• Required actions: exploratory research, concept testing, trademark the desired name, design the label, generate a distribution plan to target high Hispanic density retailers (possibly have new distribution channels to independents and bodegas), and create/buy Hispanic advertising/media

4. Acquisition: buy a competitive product that is already a hit with Hispanics (“Aguitas” is pretty much the same as Rain Water but they have traction in the Hispanic market with brand loyalty, distribution, Hispanic shelf placement, etc)
• Other brand examples: would be like Pepsi purchasing Jarritos (the popular Mexican soft drink)
• Pros: acquire know how, established brand equity, distribution partners, market credibility
• Cons: those of any M&A- integration aches and pains, management responsibilities, pressure to recoup the large dollar purchase prices, etc
• Required actions: exploratory research, concept testing, retain legal and investment banking counsel, integration, portfolio alignment, etc

5. Innovation: start from scratch and come up with a Hispanic-specific brand based on Hispanic market insights
• Other brand examples: Kmart created the “Thalia” brand in order to target unacculturated Hispanics
• Pros: would be creating a truly Hispanic-inspired product
• Cons: costly and timely to go through the full innovation process- the returns on that investment could take several years
• Required actions: exploratory research to determine if this is necessary/can be done, followed by a full scale innovation process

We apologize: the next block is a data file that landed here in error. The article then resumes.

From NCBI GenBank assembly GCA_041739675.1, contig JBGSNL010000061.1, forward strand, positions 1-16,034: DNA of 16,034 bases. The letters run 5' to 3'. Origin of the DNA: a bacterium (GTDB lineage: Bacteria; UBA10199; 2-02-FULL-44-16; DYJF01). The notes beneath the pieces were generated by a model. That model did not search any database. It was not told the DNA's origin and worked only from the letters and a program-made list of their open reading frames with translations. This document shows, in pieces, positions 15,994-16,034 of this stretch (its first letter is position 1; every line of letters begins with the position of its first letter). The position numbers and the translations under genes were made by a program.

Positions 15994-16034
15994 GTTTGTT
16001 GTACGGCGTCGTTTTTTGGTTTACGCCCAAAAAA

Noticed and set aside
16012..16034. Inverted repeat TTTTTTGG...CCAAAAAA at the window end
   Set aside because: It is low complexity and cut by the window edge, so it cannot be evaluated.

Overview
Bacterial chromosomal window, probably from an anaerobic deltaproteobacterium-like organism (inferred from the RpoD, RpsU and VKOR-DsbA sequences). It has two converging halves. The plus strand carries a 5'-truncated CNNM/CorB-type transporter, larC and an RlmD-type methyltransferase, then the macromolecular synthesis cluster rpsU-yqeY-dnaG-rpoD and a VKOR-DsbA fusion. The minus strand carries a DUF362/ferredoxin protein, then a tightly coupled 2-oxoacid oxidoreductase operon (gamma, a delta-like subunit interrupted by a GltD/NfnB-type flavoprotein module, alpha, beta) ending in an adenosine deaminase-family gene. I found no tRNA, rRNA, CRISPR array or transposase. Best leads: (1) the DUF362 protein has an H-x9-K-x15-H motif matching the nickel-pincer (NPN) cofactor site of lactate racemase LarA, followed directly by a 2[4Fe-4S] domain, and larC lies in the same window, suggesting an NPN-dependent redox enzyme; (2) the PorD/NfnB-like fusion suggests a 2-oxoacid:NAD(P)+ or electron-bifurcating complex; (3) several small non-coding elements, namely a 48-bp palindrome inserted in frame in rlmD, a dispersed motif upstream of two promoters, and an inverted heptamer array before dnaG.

6. Importation: bring a successful Latin American brand to the serve the U.S. Hispanic market
• Other brand examples: Nestle imported Abuelita (hot chocolate) and La Lechera (sweet condensed milk) from Mexico
• Pros: established brand equity, retailer and market credibility, tap into “nostalgia”
• Cons: product may not be relevant to the trajectory of Hispanics in the U.S.- it could seem outdated or retro
• Required actions: exploratory research, concept testing, generate a distribution plan to target high Hispanic density retailers (possibly have new distribution channels to independents and bodegas), and create/buy Hispanic advertising/media

7. Disqualification: decide the Hispanic market is not worth pursuing
• Other brand examples: unknown
• Pros: zero direct risk
• Cons: may miss the boat
• Required actions: none

End of case study.

The above is a CPG case study, but it applies to other industries as well. For example, Walt Disney World seems to have successfully embraced “Persuasion”- their core offering is the same, and they attract Hispanics with the same pillars of magic, meaning, and memories. Their execution of that strategy may be different for Hispanics (their ads may be in Spanish and they advertise in Spanish media) but their overall offering is the same.

Regardless of which choice you’ve made or will make, know that many brands- like Nescafe Clasico- may adopt different strategic paths depending on their trajectory in the Hispanic market. At first, a brand may decide to persuade, then extend, then innovate. Ultimately, the selection of choice depends upon circumstance- there is no “categorically correct” way to successfully enter the Hispanic market; however, it is advisable to understand, research, and analyze the seven options before action or inaction is decided upon.

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  • Antonio Flores

    As a former Coca-Cola and RJR executive, your marketing paper has merits; it’s a doable concept with strong capabilities to launch into selective Hispanic markets. The marketplace has its various trade channels to introduce Rain Water. FEI…”Aguitas” is also the nickname for natural flavored drinks served in Mexican Taqueria. In closing think, mango tropical flavor to enhance projected sales in both Hispanic and Asian consumer segments.